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J Formos Med Assoc. 2007 Oct;106(10):826-31.

The effects of gonadotropin releasing hormone analogue therapy on girls with gonadotropin-dependent precocious puberty.

Author information

1
Department of Pediatrics, National Taiwan University Hospital and College of Medicine, National Taiwan University, Taipei, Taiwan.

Abstract

BACKGROUND/PURPOSE:

It has been reported that gonadotropin releasing hormone analogue (GnRHa) therapy can improve the adult height of patients with gonadotropin-dependent precocious puberty. The purpose of this study was to evaluate the effect of GnRHa on the adult height of girls with gonadotropin-dependent precocious puberty and the adverse effects of such therapy.

METHODS:

Between 1989 and 2006, 11 girls with gonadotropin-dependent precocious puberty who had been treated with GnRHa and reached their adult height were enrolled in the present study. Follow-up studies of bone age, pelvic sonography and GnRH test were done regularly during the period of treatment. All patients had bone mineral density examined at least 2 years after completion of GnRHa therapy.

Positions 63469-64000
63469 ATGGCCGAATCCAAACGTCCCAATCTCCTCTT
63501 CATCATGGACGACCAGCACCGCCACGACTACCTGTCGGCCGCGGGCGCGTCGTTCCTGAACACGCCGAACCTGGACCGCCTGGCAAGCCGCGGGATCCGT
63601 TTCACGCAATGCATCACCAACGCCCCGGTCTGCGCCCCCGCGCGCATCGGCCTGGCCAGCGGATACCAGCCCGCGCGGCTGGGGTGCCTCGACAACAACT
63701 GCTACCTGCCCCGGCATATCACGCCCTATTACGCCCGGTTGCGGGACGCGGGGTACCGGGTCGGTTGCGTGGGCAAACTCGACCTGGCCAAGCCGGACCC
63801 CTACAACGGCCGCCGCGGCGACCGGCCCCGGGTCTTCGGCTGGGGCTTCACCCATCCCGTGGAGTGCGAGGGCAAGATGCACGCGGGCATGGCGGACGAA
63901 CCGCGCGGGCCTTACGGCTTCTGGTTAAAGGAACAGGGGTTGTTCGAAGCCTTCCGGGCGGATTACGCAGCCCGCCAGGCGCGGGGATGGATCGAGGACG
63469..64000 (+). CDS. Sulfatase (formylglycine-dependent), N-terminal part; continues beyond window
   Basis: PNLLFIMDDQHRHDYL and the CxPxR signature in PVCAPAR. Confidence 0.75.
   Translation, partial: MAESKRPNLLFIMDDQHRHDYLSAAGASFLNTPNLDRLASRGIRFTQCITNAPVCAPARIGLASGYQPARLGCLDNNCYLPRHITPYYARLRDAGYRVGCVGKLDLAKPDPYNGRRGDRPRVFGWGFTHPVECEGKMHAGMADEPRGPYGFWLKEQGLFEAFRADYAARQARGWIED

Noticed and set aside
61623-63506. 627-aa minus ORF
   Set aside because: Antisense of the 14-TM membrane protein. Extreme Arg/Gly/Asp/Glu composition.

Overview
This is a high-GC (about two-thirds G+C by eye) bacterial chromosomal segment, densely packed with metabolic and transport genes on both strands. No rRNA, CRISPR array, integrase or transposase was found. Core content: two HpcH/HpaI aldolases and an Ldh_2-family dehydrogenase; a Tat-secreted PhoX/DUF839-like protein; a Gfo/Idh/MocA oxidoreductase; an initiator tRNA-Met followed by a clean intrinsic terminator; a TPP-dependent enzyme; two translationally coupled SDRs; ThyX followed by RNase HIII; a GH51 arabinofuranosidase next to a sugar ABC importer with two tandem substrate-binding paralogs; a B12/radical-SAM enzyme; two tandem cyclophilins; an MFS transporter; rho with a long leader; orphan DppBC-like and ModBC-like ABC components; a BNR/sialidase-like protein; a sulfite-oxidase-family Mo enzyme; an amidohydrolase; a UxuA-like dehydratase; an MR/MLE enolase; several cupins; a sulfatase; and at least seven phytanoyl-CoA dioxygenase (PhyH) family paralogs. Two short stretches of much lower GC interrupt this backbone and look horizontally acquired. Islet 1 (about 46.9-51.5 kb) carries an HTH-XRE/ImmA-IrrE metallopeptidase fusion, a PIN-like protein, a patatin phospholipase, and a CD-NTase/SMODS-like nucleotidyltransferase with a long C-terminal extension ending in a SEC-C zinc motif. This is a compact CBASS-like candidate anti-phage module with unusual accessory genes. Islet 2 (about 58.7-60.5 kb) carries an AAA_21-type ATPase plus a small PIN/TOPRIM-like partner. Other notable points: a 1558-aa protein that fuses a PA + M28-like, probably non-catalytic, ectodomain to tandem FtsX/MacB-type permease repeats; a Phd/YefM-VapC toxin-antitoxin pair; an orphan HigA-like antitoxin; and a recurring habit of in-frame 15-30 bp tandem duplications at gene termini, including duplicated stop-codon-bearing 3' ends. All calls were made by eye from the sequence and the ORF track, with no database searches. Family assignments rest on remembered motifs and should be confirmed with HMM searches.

RESULTS:

GnRHa therapy was initiated at the age of 8.0 +/- 1.5 years. The predicted adult height immediately before GnRHa therapy was 146.7 +/- 4.8 cm (-2.3 +/- 0.9 standard deviation [SD]). The duration of GnRHa therapy was 4.7 +/- 1.8 years. The adult height of the patients was 156.3 +/- 4.3 cm (-0.6 +/- 0.8 SD), which is similar to their target height of 157.0 +/- 4.5 cm (-0.5 +/- 0.8 SD). The uterine sizes and gonadotropin responses to GnRH stimulation were well suppressed during treatment. Menstruation resumed 9.2 +/- 5.9 months after the discontinuation of treatment in these patients. Forty-five percent of patients had lumbar bone mineral density less than 1 SD below that of normal young Taiwanese adults in the Taipei region.

CONCLUSION:

GnRHa therapy can improve the adult height of patients with gonadotropin-dependent precocious puberty. However, 45% of patients had decreased bone accretion during therapy.

PMID:
17964961
DOI:
10.1016/S0929-6646(08)60047-9
[Indexed for MEDLINE]
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